Although IC itself has no effect on fertility, one of my extra problems, endometriosis, meant that we might not be able to have children, and other factors had potential indirect impacts on our ability to conceive. We had both always known we wanted to have kids. We felt it was our calling, that we were meant to parent and raise children. Again, not for everyone, but we knew it was for us. We had never planned on when we were going to have kids, and definitely didn’t plan on having them this early on, but when we realized it was something we badly wanted and weren’t sure was going to happen, we knew we didn’t want to wait 10 years to find out having biological children wasn’t a possibility.

So we went for it. And to our GREAT surprise, it worked.

Which means that we’re having a baby 7 months after I graduated with my MA and 5 months after we move, making the job search pretty difficult. We knew this was a possibility when we decided to have kids, but to be honest, we thought it was pretty remote. But more than that, we knew this was ultimately our priority. The timing means, however, that unless I have a job and am sitting at a desk in 2 weeks (not looking likely!) I won’t have a guaranteed maternity leave (with the state at least, where I am mainly looking. Not a lot of public health jobs in the private sector, let me tell ya). And if I do, it would be for 6 weeks. (You have to work somewhere for 12 months to qualify for the Family/Medical Leave Act where you can take a longer unpaid leave.) It must be my maternal instincts kicking in already, but the thought of leaving a 6 week old newborn at home/daycare isn’t something I can handle. (Not because I think it’s a “wrong” choice for anyone; I just know I couldn’t make it work.)

Since we made the decision that being home with a newborn is a priority, and time is ticking away, (and the economy sucks), finding a full-time job that I can take leave from before the baby comes is looking to be about zilch. Not because of my assumed pessimism, but because I have checked job postings every day for months and there’s nothing really out there that will work right now. I’m still waiting to hear back form jobs I’ve already applied for, but they aren’t looking too promising.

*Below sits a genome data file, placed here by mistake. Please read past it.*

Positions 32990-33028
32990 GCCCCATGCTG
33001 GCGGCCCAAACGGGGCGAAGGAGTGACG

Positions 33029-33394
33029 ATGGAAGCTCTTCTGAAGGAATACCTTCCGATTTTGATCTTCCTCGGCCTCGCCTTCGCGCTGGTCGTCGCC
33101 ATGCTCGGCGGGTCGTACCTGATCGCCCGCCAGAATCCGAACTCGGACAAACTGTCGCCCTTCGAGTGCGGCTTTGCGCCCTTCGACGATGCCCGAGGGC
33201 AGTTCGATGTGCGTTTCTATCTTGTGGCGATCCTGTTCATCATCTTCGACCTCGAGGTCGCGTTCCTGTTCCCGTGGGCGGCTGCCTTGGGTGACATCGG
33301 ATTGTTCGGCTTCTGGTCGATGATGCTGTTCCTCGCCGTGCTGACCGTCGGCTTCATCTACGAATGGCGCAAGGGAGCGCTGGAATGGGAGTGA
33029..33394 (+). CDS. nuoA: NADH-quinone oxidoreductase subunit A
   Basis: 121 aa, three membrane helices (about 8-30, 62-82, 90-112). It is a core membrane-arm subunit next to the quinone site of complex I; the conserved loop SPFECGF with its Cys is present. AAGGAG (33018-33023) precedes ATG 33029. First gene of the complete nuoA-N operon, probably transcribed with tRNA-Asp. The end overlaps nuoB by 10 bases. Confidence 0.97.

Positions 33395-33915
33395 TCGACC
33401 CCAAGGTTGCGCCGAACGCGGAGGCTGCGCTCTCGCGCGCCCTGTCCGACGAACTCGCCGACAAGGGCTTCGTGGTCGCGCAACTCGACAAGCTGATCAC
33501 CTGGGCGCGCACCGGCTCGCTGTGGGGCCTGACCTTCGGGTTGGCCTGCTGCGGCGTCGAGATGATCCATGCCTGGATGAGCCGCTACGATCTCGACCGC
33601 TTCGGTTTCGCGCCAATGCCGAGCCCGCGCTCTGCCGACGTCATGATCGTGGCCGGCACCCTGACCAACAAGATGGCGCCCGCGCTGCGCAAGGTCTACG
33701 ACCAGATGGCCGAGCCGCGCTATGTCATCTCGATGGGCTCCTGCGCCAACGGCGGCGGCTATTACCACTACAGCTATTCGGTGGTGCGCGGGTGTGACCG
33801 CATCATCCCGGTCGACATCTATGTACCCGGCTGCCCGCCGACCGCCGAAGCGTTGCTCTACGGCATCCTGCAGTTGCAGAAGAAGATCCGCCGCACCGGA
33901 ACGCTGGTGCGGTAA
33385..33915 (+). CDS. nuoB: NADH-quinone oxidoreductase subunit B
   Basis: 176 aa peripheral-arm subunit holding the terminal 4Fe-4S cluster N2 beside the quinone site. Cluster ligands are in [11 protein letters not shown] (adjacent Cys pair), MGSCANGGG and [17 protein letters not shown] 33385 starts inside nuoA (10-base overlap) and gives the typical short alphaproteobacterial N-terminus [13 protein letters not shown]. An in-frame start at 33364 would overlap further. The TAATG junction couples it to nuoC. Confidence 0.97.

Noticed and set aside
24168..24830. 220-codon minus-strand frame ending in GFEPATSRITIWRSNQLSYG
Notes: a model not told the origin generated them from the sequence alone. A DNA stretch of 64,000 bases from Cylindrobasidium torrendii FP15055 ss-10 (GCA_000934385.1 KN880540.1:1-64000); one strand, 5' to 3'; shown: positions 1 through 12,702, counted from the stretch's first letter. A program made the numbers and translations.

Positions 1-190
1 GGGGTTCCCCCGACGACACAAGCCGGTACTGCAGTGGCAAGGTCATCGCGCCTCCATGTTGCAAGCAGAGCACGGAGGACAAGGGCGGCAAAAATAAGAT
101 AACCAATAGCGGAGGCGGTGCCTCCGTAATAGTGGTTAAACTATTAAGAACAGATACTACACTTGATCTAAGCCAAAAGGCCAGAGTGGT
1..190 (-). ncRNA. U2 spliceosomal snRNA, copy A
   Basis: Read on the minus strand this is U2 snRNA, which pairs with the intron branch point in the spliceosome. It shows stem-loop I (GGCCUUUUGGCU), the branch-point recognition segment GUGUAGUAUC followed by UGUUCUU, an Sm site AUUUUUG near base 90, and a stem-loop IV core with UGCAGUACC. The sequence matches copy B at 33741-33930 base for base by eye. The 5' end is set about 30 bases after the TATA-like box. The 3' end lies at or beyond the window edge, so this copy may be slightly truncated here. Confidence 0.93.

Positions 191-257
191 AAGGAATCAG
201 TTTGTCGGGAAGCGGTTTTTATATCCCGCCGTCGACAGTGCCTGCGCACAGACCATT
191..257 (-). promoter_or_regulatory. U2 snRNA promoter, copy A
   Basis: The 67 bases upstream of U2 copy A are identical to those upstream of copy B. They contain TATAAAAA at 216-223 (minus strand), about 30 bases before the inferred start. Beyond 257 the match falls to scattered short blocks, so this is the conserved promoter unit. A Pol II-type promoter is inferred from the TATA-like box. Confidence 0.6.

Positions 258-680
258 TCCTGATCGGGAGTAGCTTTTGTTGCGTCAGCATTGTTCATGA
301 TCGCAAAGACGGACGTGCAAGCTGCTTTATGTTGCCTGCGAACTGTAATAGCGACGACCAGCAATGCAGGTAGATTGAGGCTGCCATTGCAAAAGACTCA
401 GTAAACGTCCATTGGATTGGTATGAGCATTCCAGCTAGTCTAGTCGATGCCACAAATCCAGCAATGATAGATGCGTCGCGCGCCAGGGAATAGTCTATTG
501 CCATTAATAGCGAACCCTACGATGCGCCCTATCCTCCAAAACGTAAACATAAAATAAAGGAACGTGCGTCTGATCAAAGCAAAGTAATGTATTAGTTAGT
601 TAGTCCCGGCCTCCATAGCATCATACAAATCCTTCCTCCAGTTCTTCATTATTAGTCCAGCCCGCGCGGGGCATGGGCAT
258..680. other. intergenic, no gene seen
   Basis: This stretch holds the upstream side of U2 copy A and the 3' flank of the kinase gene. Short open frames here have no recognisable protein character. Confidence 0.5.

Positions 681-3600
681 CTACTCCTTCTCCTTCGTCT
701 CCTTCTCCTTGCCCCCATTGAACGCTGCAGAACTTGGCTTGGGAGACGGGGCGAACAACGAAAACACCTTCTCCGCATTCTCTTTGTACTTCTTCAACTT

So the options I have left are to a) be a stay at home wife, and b) do part time/temporary work. While I’ve had some leads on some temp jobs (and even one interview!) they’re looking tough too. One goes from November-March, so that’s obviously out. The other starts a few weeks before my parents want to take a big family reunion trip. Because we couldn’t afford/didn’t have time to fly home this summer, and none of my family came to visit this year, it’s the only real chance to get together. It’s a bummer to have to turn down a potential job for it though.

So it looks like I’ll probably substitute teaching come fall. (Which does have a small potential to make more money than above temp job, if I work every day!). Does it upset my feminist heart that my husband will be the primary bread winner while I twiddle my thumbs doing part time work I’m overqualified for until the baby comes? Yes. But I chose to get married, I chose to go to school, I chose to move, I chose to have kids, and I chose to have them now. And this is the way it worked out. It’s not ideal, but we are thrilled that we have the chance to become parents.

It’s not a life for everyone. I’m sure there are people who will think I am an idiot and a disgrace to the feminist cause for not getting out there and using my degree before having kids. And there are others who will say (I know this because I’ve heard it!) “it doesn’t really matter; your husband has a job!”

It’s hard. I hate being unemployed. It’s embarrassing and frustrating, not to mention difficult financially. But I know it’s just a season. I am happy I finished my master’s before we had kids. I’m very excited that we are going to have a kid. And although the timing could be worse (I could have gone into labor during my defense!), it couldn’t be much worse.

But so what? I’d rather be a parent than an anthropologist/public health worker. And I can go back to work in a year or five. Sure it’ll mean starting a lot lower than I am qualified now, but it’s a sacrifice I chose to make. And while that doesn’t make things easier every single day, I know it’s the right decision in the long run. For us.

And we hope it will be the right decision for our little one too. You are loved. We are blessed.